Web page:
Survivor's pension

The Canada Pension Plan (CPP) survivor's pension is paid to the person who, at the time of death, is the legal spouse or common-law partner of the deceased contributor.

If you are a separated legal spouse and the deceased had no common-law partner, you may qualify for this benefit.

Note:

If you were under age 35 when your spouse or common-law partner died, you are not yet 65 and you are not receiving the CPP survivor’s pension, you may now be eligible to begin receiving this pension due to changes in the eligibility rules. However, to receive the survivor’s pension you will need to apply for it. Information on how to apply is below.

Widowed more than once

If you are widowed more than once, only one survivor's pension - the larger - will be paid.

How much will I get?

Consult the table of current Canada Pension Plan (CPP) payment amounts.

The amount you receive as a surviving spouse or common-law partner will depend on:

  • whether you are younger or older than age 65
  • how much, and for how long, the deceased contributor has paid into the CPP

We first calculate the amount that the CPP retirement pension is, or would have been if the deceased had been age 65 at the time of death. Then, a further calculation is done based on the survivor's age at the time of the contributor's death.

Canada Pension Plan Survivor Benefits
If the survivor is: Then the survivor's pension is:
age 65 or more 60% of the contributor's retirement pension if the surviving spouse or common-law partner is not receiving other CPP benefits
under age 65 a flat rate portion

plus

37.5% of the contributor's retirement pension, if the surviving spouse or common-law partner is not receiving other CPP benefits

The enhancement will further increase the amount of the survivor’s pension depending on how much and for long the deceased contributor paid into the enhancement.

When and how do I apply?

As the survivor, you are responsible for applying for your monthly pension. If you are incapable of applying, you may have a representative (such as a trustee) apply for you.

You should apply as soon as possible after the contributor's death. If you delay, you may lose benefits. The Canada Pension Plan can only make back payments for up to 12 months.

To apply, you must complete the Canada Pension Plan survivor's pension and children's benefits application form (ISP1300) and mail it to us.

When will my survivor's pension start?

The survivor's pension starts at the earliest the month after the contributor's death.

As soon as the Canada Pension Plan (CPP) has all the information and documentation, your application will be processed.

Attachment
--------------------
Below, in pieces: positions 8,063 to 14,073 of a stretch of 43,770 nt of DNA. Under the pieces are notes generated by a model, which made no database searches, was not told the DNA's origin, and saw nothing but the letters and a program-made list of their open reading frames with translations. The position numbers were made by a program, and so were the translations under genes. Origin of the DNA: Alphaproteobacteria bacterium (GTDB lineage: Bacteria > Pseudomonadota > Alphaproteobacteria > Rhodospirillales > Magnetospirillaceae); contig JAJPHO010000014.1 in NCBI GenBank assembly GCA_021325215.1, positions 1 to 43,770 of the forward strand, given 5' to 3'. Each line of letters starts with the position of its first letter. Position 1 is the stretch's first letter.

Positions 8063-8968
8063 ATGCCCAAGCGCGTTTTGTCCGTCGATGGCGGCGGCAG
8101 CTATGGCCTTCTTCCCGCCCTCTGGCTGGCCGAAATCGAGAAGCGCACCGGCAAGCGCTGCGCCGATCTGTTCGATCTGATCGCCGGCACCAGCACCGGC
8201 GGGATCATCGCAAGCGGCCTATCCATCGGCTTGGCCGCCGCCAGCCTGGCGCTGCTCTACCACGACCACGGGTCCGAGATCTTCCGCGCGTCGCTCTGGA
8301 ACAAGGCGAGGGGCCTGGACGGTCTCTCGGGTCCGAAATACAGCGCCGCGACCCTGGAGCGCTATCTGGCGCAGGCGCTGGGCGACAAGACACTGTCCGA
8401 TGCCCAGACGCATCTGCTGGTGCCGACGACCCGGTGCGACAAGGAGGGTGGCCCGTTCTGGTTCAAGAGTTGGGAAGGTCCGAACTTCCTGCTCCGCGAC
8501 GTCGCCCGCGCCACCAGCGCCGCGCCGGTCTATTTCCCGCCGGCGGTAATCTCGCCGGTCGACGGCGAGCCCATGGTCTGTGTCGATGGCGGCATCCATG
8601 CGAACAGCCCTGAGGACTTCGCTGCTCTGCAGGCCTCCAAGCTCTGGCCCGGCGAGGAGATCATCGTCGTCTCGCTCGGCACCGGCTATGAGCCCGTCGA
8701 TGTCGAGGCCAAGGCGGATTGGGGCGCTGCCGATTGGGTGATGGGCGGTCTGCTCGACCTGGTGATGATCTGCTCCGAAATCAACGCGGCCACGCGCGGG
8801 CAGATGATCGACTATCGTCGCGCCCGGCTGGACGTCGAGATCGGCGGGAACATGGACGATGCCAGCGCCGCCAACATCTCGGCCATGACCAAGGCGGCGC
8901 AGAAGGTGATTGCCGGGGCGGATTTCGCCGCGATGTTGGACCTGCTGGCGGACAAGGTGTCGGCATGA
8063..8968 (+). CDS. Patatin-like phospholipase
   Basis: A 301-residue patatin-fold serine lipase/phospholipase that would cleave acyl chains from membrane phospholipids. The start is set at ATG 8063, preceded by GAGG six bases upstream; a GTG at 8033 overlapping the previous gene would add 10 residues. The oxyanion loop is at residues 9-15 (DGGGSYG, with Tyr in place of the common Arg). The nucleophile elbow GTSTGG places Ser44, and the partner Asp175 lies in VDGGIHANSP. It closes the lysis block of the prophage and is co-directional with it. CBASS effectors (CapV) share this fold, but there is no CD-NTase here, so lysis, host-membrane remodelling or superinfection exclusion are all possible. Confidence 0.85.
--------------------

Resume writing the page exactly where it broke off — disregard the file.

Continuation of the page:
Will I lose my pension if I remarry?

No. Your pension will continue even if you remarry.

Important notice: If you previously remarried

The rule was changed in 1987. If you previously lost a Canada Pension Plan survivor benefit because you remarried, contact Canada Pension Plan to find out if you are now eligible.

Can I combine the survivor's pension with the Canada Pension Plan retirement pension and other benefits?

If you already receive a Canada Pension Plan (CPP) retirement pension or disability pension, the survivor's pension will be combined with them into a single monthly payment.

Note the following restrictions to benefit amounts in the base CPP:

  • The most that can be paid to a person eligible for both the disability pension and the survivor's pension is the maximum disability pension (which is more than the maximum survivor's pension).
  • The most that can be paid to a person who is eligible for the retirement pension and the survivor's pension is the maximum retirement pension (which is more than the maximum survivor's pension).
  • When combining multiple benefits with a flat-rate component, only one flat-rate (the largest) is provided (for example, the post-retirement disability benefit rather than the smaller flat-rate for a survivor under age 65).
  • The total amount of combined CPP benefits paid is adjusted based on the survivor's age and other benefits received.

In other words, you cannot receive a full survivor's pension while also receiving a full retirement pension or disability pension. The combined benefit is not necessarily the sum of the two separate benefits.

Note: The enhancement portion of your survivor’s pension or disability pension will be added to the amount of your combined benefit in the base CPP. This portion is not subject to the above maximums.

Consult the table of current Canada Pension Plan (CPP) payment amounts.

I submitted my application. Now what?

It takes approximately 6 to 12 weeks to receive your first payment from the date Service Canada receives your completed application.

If more than 12 weeks have passed and you would like to find out the status of your application, contact Canada Pension Plan.

See our page What you need to know when receiving a Canada Pension Plan benefit.

What if I don't understand or don't agree with a decision?

You may request a reconsideration of any decision that affects your eligibility or the amount of your Canada Pension Plan benefit.

What is a spouse or a common-law partner?

A spouse is a person to whom you are legally married.

According to the Canada Pension Plan (CPP) legislation, a common-law partner is a person of either sex who has lived with you in a conjugal relationship for at least one year.

To prove that you are in a common-law relationship, or that you and your spouse lived in a common-law relationship prior to your marriage, you will need to fill out the Statutory Declaration of Common-law Union form – dual signatures (ISP3004CPP) or the Statutory Declaration of Common-law Union form – single signature (ISP3104CPP).

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